Environment ministers meeting in Nairobi to discuss remit for Intergovernmental Platform on Biodiversity and Ecosystem Services panel
Environment ministers from around the world will meet this week in Nairobi, Kenya in an attempt to finalise plans for a new independent biodiversity panel that could help shape global environmental, economic and trade policies.
The formation of an Intergovernmental Platform on Biodiversity and Ecosystem Services (IPBES) was agreed as part of last year’s Nagoya biodiversity summit where global leaders agreed to step up efforts to protect biodiversity and ecosystem services.
The independent panel of scientists is modeled on the Intergovernmental Panel on Climate Change and will be given the task of providing detailed reports on the scale of biodiversity loss and building on the work of the influential UN Economics of Ecosystems and Biodiversity report, which sought to put an economic value on the environmental services habitats provide, such as clean air, water and soils.
However, ministers are facing calls from scientists to allow the new panel to also offer guidance on how policy measures are likely to affect biodiversity.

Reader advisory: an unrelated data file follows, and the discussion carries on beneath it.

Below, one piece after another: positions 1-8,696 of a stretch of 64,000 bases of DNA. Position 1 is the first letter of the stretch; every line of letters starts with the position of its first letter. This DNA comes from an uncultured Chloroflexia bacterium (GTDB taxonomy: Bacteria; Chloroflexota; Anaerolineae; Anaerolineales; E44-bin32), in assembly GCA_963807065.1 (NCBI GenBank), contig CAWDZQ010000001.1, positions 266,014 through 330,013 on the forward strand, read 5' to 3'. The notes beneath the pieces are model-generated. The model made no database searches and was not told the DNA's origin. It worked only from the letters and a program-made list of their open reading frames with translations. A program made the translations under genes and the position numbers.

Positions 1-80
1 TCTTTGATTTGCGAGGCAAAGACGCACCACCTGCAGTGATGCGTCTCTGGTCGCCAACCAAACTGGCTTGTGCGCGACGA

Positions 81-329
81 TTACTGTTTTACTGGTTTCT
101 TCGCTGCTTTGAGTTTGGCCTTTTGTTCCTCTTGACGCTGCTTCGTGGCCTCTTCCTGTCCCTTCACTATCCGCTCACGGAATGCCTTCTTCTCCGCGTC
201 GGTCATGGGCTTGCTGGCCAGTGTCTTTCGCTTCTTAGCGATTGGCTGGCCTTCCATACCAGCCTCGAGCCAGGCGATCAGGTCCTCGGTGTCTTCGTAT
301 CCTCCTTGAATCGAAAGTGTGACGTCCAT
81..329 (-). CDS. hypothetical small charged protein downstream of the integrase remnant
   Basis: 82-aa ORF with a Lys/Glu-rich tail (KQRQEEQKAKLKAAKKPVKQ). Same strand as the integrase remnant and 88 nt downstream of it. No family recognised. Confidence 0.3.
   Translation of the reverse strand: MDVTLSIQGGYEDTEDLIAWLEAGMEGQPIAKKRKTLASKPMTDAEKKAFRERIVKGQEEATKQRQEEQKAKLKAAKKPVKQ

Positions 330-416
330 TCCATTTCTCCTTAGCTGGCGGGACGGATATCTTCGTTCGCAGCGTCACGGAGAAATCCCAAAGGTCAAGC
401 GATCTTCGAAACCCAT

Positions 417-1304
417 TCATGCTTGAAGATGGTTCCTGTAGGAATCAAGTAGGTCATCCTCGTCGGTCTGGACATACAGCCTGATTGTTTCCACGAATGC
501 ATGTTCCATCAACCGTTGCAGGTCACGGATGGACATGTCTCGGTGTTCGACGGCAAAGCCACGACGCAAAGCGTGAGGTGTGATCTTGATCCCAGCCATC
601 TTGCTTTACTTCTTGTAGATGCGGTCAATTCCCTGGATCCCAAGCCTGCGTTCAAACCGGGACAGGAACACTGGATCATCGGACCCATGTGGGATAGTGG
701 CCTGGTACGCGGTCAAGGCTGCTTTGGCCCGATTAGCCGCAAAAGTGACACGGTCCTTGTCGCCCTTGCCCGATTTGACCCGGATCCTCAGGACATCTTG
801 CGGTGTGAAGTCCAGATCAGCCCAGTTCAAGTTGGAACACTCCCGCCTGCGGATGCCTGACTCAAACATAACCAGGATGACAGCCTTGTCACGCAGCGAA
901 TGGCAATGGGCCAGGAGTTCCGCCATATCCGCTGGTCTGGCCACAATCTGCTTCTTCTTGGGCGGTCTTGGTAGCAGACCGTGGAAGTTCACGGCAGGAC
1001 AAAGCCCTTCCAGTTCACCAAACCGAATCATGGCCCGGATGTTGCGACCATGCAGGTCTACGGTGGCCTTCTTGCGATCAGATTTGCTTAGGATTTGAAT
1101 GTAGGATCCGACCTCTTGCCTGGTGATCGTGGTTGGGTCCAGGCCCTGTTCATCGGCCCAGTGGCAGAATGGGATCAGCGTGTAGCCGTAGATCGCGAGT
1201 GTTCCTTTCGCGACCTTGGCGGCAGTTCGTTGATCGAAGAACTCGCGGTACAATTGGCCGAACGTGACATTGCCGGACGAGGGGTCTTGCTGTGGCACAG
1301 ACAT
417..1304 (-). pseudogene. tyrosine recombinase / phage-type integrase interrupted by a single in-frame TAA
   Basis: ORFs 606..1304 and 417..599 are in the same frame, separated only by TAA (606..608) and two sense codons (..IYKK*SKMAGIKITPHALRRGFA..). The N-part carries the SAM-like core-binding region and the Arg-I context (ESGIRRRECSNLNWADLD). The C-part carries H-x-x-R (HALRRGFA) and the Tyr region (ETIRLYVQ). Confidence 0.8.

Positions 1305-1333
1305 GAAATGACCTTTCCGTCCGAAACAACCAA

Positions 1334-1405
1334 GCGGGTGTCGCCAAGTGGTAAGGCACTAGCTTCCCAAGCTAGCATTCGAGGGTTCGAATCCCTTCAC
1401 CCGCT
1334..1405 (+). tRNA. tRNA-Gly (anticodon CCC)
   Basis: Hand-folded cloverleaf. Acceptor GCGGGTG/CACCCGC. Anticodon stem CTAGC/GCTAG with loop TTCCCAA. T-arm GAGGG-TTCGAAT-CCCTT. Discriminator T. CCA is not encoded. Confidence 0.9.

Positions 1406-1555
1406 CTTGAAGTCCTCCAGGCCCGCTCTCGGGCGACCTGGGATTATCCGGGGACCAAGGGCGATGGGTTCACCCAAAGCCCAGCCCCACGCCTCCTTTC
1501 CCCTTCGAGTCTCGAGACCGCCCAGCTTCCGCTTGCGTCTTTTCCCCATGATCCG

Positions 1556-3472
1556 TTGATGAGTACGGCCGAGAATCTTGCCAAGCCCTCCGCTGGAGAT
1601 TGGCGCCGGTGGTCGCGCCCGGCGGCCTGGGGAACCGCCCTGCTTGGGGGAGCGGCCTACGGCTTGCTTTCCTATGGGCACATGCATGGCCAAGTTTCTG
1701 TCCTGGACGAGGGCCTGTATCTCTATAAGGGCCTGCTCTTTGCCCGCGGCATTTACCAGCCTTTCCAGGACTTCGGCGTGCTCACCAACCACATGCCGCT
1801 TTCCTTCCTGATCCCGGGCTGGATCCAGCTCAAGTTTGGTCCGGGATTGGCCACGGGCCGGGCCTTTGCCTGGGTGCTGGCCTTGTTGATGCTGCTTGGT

Writing in the journal Science last week, a group of four scientists, Charles Perrings, Anantha Duraiappah, Anne Larigauderie and Harold Mooney, called on ministers to give the new panel the task of modeling the “likely consequences of alternative policy options” to help politicians select policies that have limited biodiversity impacts.
Speaking to Reuters, the scientists noted how a more thorough scientific assessment of the likely impacts of recent biofuel policies may have identified earlier that increased demand for energy crops is contributing to deforestation, biodiversity loss and food shortages.
In related news, the UN Environment Programme (UNEP) released its annual Year Book report late last week, which focused on the way plastic waste and fertiliser run-off are “choking the world’s oceans”.
The report warns that the twin threats are resulting in significant economic as well as environmental costs, estimating that the charges associated with phosphorus pollution in the US alone top $2bn (£1.2bn) a year.
“The phosphorus fertiliser and marine plastic stories bring into sharp focus the urgent need… to catalyse a global transition to a resource-efficient green economy,” said UNEP executive director Achim Steiner.
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